Here is the opportunity we have today: developmental and learning science tell an optimistic story about what all young people are capable of. Children’s brains and bodies are malleable. The contexts and relationships they are exposed to are the primary driver of who they become, including the expression of their genes. Today, we can use the principles of Whole Child Design to build environments in all of our classrooms, schools and other settings for learning that enable children to cope with stress, build resilience, and develop the 21st century skills and mastery level competencies they need to live lives of fulfillment and choice.  

There is burgeoning scientific knowledge about the biologic systems that govern human life, including the systems of the human brain (Cantor et al., 2019; Cantor & Osher, in preparation; Darling-Hammond et al., 2020; Osher, Cantor, et al., 2020). Today, researchers can study the brain’s structure, wiring, metabolism, and connections to other systems of the body and to the external world. And they are documenting the deep extent to which brain growth and life experiences are interdependent (Immordino-Yang et al 2019). Researchers know much so more about the brain than they did when the 20th century U.S. educational system was designed. Now is the time to use this knowledge to design “a system in which all individuals are able to take advantage of high-quality opportunities for transformative learning and development” (Osher, et al., 2020b, p. 3).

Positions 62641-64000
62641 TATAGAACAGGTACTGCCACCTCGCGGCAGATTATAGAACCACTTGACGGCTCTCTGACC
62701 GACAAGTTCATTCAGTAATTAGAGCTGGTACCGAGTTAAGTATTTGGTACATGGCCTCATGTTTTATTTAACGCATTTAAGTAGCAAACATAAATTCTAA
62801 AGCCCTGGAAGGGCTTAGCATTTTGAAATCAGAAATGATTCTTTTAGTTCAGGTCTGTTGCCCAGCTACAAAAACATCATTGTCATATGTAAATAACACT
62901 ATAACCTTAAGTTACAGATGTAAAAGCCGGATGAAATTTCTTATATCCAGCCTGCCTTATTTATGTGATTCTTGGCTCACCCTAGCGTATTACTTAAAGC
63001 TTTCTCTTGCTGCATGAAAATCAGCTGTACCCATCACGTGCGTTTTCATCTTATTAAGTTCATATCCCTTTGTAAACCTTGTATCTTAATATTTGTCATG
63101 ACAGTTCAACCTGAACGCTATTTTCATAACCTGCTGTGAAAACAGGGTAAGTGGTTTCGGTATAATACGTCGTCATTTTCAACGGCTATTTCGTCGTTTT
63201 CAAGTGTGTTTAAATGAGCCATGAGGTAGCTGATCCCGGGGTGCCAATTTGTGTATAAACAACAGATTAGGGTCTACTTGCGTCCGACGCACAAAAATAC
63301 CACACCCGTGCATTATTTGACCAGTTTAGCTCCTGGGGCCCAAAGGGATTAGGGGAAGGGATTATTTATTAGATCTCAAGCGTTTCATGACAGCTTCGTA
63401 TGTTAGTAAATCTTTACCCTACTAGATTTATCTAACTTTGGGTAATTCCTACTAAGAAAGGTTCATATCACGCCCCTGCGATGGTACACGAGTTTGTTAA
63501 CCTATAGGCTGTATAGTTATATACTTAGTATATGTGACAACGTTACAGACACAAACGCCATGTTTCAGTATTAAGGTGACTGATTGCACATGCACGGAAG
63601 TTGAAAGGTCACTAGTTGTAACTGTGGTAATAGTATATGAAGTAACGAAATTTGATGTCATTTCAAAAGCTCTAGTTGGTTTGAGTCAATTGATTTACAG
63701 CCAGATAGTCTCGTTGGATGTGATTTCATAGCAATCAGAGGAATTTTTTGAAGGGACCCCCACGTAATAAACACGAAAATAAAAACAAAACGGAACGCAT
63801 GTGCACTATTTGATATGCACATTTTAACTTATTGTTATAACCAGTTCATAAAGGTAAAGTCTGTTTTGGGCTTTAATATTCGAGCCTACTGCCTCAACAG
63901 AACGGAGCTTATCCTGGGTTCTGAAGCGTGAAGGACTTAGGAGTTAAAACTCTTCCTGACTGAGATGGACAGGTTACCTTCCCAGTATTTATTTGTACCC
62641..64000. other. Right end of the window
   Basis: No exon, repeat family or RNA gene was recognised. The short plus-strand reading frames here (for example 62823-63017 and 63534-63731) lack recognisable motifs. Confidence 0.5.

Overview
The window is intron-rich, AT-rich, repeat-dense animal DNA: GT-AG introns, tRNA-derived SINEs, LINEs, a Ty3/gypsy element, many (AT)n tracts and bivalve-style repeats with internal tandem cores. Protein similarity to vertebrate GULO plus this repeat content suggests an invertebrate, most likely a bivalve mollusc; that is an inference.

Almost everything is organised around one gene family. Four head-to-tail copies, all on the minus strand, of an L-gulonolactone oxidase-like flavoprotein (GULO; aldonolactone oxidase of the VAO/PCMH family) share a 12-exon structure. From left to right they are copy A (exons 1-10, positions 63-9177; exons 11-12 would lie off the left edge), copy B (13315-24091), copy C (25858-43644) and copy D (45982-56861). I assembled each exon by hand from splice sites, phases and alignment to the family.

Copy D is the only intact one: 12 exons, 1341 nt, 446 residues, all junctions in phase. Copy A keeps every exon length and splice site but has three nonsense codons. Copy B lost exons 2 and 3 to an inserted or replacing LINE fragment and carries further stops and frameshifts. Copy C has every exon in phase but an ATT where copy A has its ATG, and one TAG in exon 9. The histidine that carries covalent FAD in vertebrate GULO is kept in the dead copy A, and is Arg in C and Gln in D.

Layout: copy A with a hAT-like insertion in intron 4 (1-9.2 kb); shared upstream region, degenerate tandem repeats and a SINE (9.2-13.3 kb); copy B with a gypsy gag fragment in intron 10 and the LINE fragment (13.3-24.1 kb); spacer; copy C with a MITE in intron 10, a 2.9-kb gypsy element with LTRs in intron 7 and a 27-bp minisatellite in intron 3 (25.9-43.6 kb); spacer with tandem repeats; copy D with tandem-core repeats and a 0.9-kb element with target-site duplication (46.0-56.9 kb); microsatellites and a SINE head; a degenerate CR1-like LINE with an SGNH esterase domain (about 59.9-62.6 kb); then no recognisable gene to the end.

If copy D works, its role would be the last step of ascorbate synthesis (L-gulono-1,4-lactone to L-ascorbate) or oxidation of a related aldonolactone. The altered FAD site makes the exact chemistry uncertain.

When thinking about how to apply new science to reshape the 20th century education system, it is helpful to consider other fields. What was done when researchers learned that germs – not miasma – cause disease? When scientists learned that cancers can be transmitted, not like infections, but instead through gene mutations? Although health disparities continue to exist, and contribute to racial and socioeconomic inequalities, there have been dramatic changes in medicine in the last 50 years based on new knowledge – cures for diseases, changes in how scientists conduct research and physicians practice medicine, in part because of willingness to challenge assumptions and build new knowledge. Unfortunately, education has not experienced the same willingness to challenge assumptions.